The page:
'If it hadn’t been for Faros, I would be on the streets right now'
Mahmadullah, 19, knows unaccompanied children who have turned to petty crimes and prostitution at the center of Athens to get by. In fact, most of his friends have done it. He hasn’t. He knows that they are doing it to buy food and clothes, things their parents would normally buy for them. "The poorer you are, the more vulnerable you are," he says.
He arrived at Faros’ shelter when he was 15 and "graduated" last year, when he turned 18. The love and care he received from Faros’ staff prevented him from doing the same, he says. Mahmadullah, explains that the transition from adolescence to independent living is very difficult in Greece, especially without any job prospects. "When there are no jobs, you have to do something illegal to survive. If it hadn’t been for Faros, I would be a drug addict on the streets right now," he says.
He came to Greece with his older brother in 2016. They covered most of the distance between the city of Kunduz in northern Afghanistan and the Turkish coast on foot. After four months, they finally crossed into the Greek island of Kos. "There were days when we walked non-stop in the snow. The smuggler had arranged to have makeshift rooms on our way for us to sleep, but we did not always have food and water. When we were thirsty, we drank the snow, "he says.
From Kos the brothers were headed to Idomeni, a village near Greece's nothern border. When the border closed, the boys stayed at the makeshift refugee camp for three months. When the Greek authorities began moving hundreds of refugees from the camp, they were forced to return to Athens and took refuge in the squat at an abandoned hotel near Omonia Square. "We slept with strangers in the same room," he recalls. "One day while I was walking down the street, a police officer asked me where I was staying. I didn't have any papers. They arrested me and I remained in police custody for a week. Then, they sent me to Faros’ shelter.”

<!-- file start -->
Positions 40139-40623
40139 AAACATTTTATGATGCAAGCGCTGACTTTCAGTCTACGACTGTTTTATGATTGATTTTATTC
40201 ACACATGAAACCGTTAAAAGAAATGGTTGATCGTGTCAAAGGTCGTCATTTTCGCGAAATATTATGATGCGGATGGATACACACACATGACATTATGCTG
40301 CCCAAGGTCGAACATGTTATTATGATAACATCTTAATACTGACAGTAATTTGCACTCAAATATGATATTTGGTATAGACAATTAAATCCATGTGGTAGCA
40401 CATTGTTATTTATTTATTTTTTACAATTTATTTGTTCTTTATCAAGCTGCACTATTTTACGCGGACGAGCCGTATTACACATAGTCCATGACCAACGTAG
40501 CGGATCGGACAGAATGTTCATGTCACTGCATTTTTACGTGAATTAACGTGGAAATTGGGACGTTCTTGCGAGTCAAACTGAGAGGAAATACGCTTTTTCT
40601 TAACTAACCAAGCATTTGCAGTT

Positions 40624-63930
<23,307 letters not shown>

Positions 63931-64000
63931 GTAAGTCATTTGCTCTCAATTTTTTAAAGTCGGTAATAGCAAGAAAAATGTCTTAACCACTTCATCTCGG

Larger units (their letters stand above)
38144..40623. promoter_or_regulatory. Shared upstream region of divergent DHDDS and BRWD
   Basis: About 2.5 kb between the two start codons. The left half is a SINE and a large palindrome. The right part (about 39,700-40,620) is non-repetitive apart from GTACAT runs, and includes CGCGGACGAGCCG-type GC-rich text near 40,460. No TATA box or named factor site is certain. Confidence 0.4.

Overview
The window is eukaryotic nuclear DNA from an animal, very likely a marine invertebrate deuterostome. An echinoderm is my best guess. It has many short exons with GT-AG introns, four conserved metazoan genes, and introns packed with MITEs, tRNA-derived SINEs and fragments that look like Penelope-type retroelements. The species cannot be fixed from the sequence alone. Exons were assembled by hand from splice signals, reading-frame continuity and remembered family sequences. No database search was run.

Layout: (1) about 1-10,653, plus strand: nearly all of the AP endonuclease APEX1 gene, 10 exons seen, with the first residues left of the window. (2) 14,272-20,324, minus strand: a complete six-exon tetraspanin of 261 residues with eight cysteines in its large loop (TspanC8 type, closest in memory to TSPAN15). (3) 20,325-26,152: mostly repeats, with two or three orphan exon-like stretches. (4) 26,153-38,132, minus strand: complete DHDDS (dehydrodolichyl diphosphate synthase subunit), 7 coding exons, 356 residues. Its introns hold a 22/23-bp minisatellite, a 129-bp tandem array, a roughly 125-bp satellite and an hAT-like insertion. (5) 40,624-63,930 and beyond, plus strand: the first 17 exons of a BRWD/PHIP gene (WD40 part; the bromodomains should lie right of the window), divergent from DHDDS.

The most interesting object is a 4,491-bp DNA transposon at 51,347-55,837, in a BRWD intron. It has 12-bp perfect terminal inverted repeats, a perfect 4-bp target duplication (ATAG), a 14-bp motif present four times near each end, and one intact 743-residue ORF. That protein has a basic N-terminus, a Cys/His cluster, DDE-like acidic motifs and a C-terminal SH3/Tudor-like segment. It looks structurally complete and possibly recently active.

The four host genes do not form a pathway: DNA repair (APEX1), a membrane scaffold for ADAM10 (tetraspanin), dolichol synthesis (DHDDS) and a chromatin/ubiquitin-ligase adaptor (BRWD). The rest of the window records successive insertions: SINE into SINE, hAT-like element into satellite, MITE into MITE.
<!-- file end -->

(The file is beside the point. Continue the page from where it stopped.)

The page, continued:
“At Faros I learned how to speak to people with respect,” he says. “I learned the culture, the Greek culture, this new culture. I learned what you should say to people and what you should not. Before I didn’t know any of these things. Now I know how to treat people with respect."
The brothers separated two years ago. Mahmadullah’s older brother became an adult, he was granted asylum and left for Germany. Today, he works at a hotel in Berlin and sends him money. Mahmadullah’s asylum application took almost a year and a half to get approved. He will also travel to Germany in two months. "I want to go to Germany for work. My dream is to become and auto mechanic and work at a garage," he says with a smile.
Hundreds of unaccompanied refugee children in Greece could tell the same story. This is because the risks that an unaccompanied teenage refugee faces as long as he or she grows up in Greece are still real: poverty, exploitation by traffickers, precarious living conditions and involvement in prostitution or drug trafficking.
According to data from the National Center for Social Solidarity for June 2020, there are 4,843 unaccompanied minors living in Greece. The vast majority (93%) are boys. Most come from Afghanistan and Pakistan and are over 14 years old. Official figures also show that many children are still living in precarious conditions, such as in squatting, or are homeless.
Life at Faros’ shelter was "like paradise," says Mahmadullah. "I felt safe and secure at Faros. I wish there were transitional shelters like Faros for young refugees, who just became adults and try to integrate into society."